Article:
I am writing my thesis and I have some sums which are inline, and others which are part of equations.

My questions is: is there a convention, an unwritten rule about how inline equations should be displayed? Which of the following is the "right" one for this kind of situation?

  • $T=\{\sum\nolimits_{i:e_{i} \in S_{j}} y_{i} = w_{j}\}$
  • $T=\{\displaystyle\sum\limits_{i:e_{i} \in S_{j}} y_{i} = w_{j}\}$

In a book I have seen that all the inline sums are written with the first code, while the ones from equations with the second. Is this the correct way?

  • This may solicit primarily opinion-based answers and is not really a good fit for Stack Exchange.
    – Werner
    Jun 25, 2014 at 22:44
  • 1
    The second will make the line too high and deep, producing bad white stripes on the page; moreover the braces are too small. In the first \nolimits is redundant and Probes should really be \operatorname{Probes} or \mathit{Probes}.
    – egreg
    Jun 25, 2014 at 22:49
  • @Werner: I'm sorry it's not a good fit, but I just wanted to know if there was a rule which said how the sums should be displayed; @egreg: Sorry, but Probes shouldn't be there; I forgot to erase it, but I will edit my question.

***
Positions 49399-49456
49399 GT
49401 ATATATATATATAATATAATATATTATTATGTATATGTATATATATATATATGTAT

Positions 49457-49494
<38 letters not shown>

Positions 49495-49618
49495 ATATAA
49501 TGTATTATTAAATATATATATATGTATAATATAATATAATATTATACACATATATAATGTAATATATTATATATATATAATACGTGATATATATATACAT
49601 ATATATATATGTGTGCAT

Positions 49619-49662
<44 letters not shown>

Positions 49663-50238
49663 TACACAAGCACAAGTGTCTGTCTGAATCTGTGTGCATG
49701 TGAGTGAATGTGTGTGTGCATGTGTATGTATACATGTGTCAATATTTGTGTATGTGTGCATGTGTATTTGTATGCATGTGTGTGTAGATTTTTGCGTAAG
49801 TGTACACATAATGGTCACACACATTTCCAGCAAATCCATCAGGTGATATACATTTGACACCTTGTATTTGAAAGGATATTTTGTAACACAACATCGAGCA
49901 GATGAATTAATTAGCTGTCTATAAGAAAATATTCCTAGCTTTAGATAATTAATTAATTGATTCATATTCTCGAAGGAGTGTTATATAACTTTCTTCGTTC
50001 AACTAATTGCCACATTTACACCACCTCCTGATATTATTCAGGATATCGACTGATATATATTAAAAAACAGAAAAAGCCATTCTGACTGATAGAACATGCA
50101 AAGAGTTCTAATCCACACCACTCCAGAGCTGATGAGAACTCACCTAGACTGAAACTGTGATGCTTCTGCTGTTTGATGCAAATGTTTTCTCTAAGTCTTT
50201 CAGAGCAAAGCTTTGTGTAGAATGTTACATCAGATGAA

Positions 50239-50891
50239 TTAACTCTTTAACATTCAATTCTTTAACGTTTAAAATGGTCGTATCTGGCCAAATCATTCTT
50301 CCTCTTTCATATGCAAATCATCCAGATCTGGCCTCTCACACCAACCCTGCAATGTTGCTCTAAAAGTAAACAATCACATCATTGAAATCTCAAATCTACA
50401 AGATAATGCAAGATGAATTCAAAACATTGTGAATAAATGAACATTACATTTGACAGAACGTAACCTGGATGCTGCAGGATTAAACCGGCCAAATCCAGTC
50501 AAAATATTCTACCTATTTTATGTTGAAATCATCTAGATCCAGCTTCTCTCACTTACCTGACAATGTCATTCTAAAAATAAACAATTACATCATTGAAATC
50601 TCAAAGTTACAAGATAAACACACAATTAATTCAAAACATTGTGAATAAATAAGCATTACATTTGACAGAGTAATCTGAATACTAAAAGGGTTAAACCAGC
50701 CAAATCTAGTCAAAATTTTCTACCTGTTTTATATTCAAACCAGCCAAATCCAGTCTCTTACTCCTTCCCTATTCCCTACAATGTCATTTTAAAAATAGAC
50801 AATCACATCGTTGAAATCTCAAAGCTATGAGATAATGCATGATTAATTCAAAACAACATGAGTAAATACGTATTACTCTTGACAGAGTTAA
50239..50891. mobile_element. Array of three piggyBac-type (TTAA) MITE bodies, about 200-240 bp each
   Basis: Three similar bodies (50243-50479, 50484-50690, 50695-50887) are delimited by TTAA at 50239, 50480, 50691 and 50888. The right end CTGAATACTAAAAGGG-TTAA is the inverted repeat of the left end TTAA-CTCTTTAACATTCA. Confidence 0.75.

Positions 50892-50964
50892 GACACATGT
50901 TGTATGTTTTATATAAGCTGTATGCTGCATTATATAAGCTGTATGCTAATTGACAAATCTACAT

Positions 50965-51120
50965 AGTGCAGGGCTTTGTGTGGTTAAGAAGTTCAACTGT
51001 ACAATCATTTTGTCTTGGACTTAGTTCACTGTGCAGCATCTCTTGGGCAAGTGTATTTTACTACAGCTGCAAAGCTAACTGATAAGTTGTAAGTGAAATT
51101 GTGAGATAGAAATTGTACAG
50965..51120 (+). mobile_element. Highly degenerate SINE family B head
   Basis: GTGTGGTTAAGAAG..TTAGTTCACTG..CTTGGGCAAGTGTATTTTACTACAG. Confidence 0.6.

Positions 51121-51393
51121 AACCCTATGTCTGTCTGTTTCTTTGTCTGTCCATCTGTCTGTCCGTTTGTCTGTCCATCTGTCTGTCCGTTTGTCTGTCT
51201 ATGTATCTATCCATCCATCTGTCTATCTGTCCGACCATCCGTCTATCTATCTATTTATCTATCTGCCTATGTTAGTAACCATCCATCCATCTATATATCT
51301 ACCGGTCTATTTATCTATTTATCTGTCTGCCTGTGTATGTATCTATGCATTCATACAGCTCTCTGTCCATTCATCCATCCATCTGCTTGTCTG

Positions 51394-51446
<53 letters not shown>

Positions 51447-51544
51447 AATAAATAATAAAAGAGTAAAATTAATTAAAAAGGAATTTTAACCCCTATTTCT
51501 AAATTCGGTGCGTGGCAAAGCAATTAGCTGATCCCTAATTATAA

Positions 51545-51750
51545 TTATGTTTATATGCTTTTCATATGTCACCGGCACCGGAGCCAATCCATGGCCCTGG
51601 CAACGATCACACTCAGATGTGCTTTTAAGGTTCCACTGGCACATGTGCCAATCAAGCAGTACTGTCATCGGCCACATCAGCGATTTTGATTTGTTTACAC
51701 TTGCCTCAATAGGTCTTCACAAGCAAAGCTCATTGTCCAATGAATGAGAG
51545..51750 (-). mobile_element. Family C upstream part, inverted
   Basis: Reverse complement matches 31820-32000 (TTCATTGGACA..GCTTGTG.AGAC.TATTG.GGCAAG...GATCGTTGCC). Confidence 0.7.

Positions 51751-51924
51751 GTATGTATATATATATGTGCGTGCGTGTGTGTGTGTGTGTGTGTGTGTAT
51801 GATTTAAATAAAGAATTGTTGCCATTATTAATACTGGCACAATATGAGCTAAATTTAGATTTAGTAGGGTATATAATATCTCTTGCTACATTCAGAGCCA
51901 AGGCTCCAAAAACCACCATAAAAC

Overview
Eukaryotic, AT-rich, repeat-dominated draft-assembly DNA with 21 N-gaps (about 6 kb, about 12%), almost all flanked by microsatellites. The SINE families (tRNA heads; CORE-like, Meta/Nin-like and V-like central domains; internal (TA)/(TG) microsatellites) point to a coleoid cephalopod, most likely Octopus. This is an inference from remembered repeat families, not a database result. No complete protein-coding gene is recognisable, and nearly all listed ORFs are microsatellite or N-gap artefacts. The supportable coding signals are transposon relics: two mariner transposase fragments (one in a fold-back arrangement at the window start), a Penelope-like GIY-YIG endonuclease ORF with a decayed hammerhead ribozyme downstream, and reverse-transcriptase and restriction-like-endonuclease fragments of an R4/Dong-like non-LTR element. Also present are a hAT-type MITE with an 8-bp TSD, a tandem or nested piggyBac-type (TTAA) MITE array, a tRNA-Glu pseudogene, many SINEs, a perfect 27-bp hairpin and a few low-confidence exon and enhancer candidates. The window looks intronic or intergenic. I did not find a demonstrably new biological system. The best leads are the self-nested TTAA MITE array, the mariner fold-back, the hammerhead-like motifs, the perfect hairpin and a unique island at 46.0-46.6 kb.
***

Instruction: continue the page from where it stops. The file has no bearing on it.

– Jessy09
    Jun 25, 2014 at 22:57

2 Answers 2


It is the correct way, because inline formulas shouldn't be too high. Theoretically, the distance between lines should be constant, which is impossible, when formulas are in the display style.

  • actually, the "rule" is not unwritten. books for math compositors (originally for metal composition) do specify the "nolimits" convention for in-line sums and friends. for more "contemporary" guidance, see Mathematics into Type, page 81. Jun 26, 2014 at 17:20

A solution to have \sum\limits for in line maths without increasing the interline spacing can be to :

1) slighly increase the value of \baselinestretch, with the setspace package, say \setspace{1.1}.

2) use the medium sized math macros from the nccmath package (\medop\sum\limits).

3) use it moderately.

It's not so much the problem of sums, I must say, but I find the difference between textstyle and displaystyle fractions a startling contrast, and I usually prefer to use the \mfrac command.

Your Answer

By clicking “Post Your Answer”, you agree to our terms of service, privacy policy and cookie policy

Not the answer you're looking for? Browse other questions tagged or ask your own question.